# Ciphers, algorithms and keys to the kingdom

In the context of cryptography, the un-transformed message is known as plaintext, the transformation is known as encryption and the transformed message is known as ciphertext.

In the context of cryptography, the un-transformed message is known as plaintext, the transformation is known as encryption and the transformed message is known as ciphertext. The encryption process requires either a cipher or an algorithm. The process to reverse the transformation is also known as decryption.

A cipher is any method that is used to encrypt text. It encompasses the use of rearranging the text in a consistent pattern, or the use of an algorithmic pattern (or formula) of rearrangement. Simple ciphers include the substituting letters for numbers or vice versa, the rotation of letters - a lot like what Caesar did in his time.

The inclusion of an algorithmic process makes things more complicated, ensuring a harder time for anyone that might want to try breaking the cipher.

In cryptography, a variable value (known as a key) is also further applied to an algorithm to secure it - the length of the key is directly proportional to the complexity in decrypting the message.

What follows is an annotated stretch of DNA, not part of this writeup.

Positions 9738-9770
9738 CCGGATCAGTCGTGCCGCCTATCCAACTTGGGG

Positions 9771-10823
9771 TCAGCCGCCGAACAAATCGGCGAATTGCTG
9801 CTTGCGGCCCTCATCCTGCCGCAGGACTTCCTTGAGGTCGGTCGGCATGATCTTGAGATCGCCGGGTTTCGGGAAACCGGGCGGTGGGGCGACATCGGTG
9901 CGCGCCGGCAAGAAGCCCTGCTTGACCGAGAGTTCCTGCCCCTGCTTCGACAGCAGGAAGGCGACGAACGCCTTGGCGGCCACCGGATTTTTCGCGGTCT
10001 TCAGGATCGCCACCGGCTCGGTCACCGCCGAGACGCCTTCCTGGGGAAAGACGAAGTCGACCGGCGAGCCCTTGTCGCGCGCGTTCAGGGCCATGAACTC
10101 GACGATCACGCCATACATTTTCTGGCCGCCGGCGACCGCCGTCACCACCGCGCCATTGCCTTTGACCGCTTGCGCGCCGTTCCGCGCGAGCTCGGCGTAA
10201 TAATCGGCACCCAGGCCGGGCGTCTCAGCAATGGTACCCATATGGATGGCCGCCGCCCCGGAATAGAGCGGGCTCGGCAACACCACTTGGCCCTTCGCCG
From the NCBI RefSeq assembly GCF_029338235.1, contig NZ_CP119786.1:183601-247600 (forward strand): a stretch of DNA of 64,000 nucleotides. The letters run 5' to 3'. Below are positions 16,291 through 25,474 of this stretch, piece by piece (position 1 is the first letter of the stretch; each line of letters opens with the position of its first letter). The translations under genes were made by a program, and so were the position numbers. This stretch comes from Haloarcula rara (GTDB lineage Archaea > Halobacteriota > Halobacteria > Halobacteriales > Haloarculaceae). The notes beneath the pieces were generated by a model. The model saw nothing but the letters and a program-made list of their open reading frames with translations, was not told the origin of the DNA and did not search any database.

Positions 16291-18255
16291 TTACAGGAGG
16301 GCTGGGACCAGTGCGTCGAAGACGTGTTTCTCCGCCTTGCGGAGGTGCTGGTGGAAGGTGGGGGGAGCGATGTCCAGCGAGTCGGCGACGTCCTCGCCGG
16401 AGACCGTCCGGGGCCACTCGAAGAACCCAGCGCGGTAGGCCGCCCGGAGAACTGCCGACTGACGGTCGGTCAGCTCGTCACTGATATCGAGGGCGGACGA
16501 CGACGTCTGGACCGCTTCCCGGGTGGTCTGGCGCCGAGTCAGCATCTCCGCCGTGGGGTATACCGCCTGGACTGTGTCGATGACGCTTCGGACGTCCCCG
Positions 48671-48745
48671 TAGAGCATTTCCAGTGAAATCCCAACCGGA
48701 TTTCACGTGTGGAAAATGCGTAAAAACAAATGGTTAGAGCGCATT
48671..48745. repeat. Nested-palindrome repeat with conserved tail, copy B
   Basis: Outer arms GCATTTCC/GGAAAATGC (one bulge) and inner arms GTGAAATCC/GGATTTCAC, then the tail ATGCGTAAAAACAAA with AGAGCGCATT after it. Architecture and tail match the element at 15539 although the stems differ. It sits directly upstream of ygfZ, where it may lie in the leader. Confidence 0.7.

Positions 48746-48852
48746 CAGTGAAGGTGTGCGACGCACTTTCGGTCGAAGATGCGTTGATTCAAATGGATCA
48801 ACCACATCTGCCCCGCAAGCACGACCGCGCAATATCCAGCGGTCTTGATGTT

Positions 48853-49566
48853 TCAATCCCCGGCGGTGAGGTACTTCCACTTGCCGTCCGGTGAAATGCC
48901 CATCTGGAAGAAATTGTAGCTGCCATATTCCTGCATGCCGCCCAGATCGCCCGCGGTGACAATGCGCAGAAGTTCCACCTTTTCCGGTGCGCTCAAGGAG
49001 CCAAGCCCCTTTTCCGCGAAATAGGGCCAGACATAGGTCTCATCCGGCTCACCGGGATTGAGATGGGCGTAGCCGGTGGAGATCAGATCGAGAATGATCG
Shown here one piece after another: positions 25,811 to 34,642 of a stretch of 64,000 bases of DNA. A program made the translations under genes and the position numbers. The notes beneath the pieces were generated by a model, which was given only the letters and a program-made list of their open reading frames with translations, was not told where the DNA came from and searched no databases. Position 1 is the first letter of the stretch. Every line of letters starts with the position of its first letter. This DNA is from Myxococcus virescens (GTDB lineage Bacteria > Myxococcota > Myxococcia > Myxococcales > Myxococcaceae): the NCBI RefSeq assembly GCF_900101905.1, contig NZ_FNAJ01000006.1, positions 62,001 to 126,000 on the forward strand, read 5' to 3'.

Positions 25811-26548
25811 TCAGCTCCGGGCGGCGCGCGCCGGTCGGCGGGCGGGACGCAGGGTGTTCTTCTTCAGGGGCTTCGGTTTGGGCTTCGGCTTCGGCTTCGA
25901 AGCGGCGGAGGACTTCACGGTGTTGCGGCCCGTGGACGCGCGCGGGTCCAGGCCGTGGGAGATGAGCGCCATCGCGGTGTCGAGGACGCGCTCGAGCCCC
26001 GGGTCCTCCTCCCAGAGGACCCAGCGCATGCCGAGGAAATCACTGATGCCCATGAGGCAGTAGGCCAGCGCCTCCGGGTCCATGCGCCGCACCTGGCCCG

So there are two variables - the algorithm and the key that is added. The two-variable system makes it tougher to break, as well as easier to implement.

In practice, the algorithm tends to be standardized (more or less) and is openly known, since it's only a formula. It still needs the message to encrypt, and a key. Examples of algorithms for encryption would be DES (data encryption standard), the commercially available RSA algorithm, and the upcoming AES (advanced encryption standard).

The key is critical in the entire process. In a typical cipher, the key would allow parties to understand the contents of the message, encrypting and decrypting using the same pre-arranged variable. Because only a select group is meant to possess this key, the key is known as a private key.